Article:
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Supernova 2014J Burns Bright in Messier-82, the "Cigar Galaxy"

Oakland CA, January 30, 2014 - M 82, also known as the "Cigar Galaxy," is around 12 million light years away. Supernovae occur when a star explodes emitting a massive amount of energy in a short span of time. 2014J has been identified as a Type 1a supernova, which is the detonation of a white dwarf star that has exceeded the mass limits for a white dwarf and collapsed under its gravity. SN 2014J actually exploded about 12 million years ago, but is only visible now because of the distance its light has had to travel through space.

Type 1A supernovae are very useful tools for astronomers in determining the distance to the galaxies they explode in since, by nature, all Type 1A supernovae have the same intrinsic brightness. By measuring the apparent brightness of the supernova and comparing it to what we know the true brightness of a Type 1A supernova to be, astronomers can calculate the distance with good accuracy.

Chabot astronomers have been monitoring this latest astronomical occurrence and taking photos though the Centers 36" refracting research telescope Nellie. Astrophotographer and staff astronomer, Conrad Jung rendered a color side by side view of M82 ten years ago and M82 three days ago with SN 2014J burning brightly in the vast darkness.  Staff astronomer Gerald McKeegan says, "Although the supernova was discovered on January 21st, researchers have determined that the initial explosion occurred on January 14. For Type 1a supernovae, the luminosity ramp-up typically takes 18 to 20 days, so it should reach maximum brightness around February 2nd. Thereafter, it will gradually fade, losing about 2 magnitudes in luminosity by the end of February. If the 18-20 day luminosity ramp up profile holds true for SN 2014J, then it should be just about at maximum magnitude this coming weekend February 1st and 2nd."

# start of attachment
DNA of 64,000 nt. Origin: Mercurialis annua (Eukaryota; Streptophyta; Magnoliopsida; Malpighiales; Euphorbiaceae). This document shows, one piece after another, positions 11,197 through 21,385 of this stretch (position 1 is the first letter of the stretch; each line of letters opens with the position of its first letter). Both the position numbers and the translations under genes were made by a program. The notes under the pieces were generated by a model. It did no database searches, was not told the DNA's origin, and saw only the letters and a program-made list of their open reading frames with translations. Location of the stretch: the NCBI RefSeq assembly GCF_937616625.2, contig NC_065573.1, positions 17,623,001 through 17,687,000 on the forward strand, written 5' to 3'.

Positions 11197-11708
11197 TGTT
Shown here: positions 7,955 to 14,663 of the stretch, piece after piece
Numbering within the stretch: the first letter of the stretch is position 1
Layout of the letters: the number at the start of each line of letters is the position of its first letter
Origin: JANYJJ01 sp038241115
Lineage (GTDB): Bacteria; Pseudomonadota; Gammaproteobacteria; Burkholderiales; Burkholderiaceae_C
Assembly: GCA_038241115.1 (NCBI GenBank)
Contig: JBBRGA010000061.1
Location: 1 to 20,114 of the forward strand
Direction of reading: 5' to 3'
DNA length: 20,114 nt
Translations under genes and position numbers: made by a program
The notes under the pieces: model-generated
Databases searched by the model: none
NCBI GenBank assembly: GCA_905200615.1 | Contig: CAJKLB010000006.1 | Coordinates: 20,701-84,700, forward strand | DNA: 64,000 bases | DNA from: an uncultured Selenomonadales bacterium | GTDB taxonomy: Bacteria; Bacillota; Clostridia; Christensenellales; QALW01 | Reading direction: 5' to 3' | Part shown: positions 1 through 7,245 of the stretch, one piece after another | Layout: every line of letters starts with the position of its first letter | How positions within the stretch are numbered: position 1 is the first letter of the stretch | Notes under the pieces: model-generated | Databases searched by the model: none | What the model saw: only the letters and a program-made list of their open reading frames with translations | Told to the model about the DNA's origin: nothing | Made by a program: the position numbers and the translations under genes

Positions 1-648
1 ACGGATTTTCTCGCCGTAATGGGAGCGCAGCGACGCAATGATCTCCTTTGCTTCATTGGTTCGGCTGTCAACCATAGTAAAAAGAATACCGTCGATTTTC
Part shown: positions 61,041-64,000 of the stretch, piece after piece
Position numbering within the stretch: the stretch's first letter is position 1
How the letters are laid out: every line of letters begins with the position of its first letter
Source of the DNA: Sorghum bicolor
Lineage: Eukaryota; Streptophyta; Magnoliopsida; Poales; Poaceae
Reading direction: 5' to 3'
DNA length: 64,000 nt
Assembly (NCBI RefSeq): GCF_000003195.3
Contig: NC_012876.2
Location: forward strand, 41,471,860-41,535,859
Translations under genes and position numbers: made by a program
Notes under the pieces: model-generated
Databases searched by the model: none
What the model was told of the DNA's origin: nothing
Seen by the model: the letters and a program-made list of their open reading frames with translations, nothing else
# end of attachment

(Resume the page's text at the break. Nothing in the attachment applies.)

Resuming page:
Nellie will be pointed at SN 2014J for public viewing, weather permitting this weekend. Chabot Space & Science Center astronomers and trained observatory deck guides will be on the deck leading viewing activities. The observatories are open 7:30-10:30 pm both Friday and Saturday nights.

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Media Contact: Autumn King, (510) 336-7306 or AKing@ChabotSpace.org

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About Chabot Space & Science Center

Chabot Space & Science Center is a 501(c)(3) nonprofit interactive science center whose mission is to inspire and educate students of all ages about Planet Earth and the Universe. Located in the Oakland hills, the Center focuses on the earth, life, physical and astronomical sciences, with a 128-year legacy of serving Bay Area communities through exhibits, public programs, school field trips, science camps, teacher training, teen development programs and community outreach; hosts 50,000 students on school field trips and over 115,000 public visitors each year; and offers over 20,000 sq ft of interactive exhibits on a variety of space and science subjects, a world-class planetarium, school classes on over 30 different science topics, hands-on science activities, state-of-the-art classrooms and labs and publicly-available research-level telescopes.

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Chabot Space & Science Center, a Smithsonian affiliate, and Bay Area Certified Green Business, is a 501(c)(3) nonprofit interactive science center whose mission is to inspire and educate students of all ages about Planet Earth and the Universe. Founded in 1883, the Center is located at 10000 Skyline Blvd. just off Highway 13 in the Oakland hills. For more information, visit www.chabotspace.org.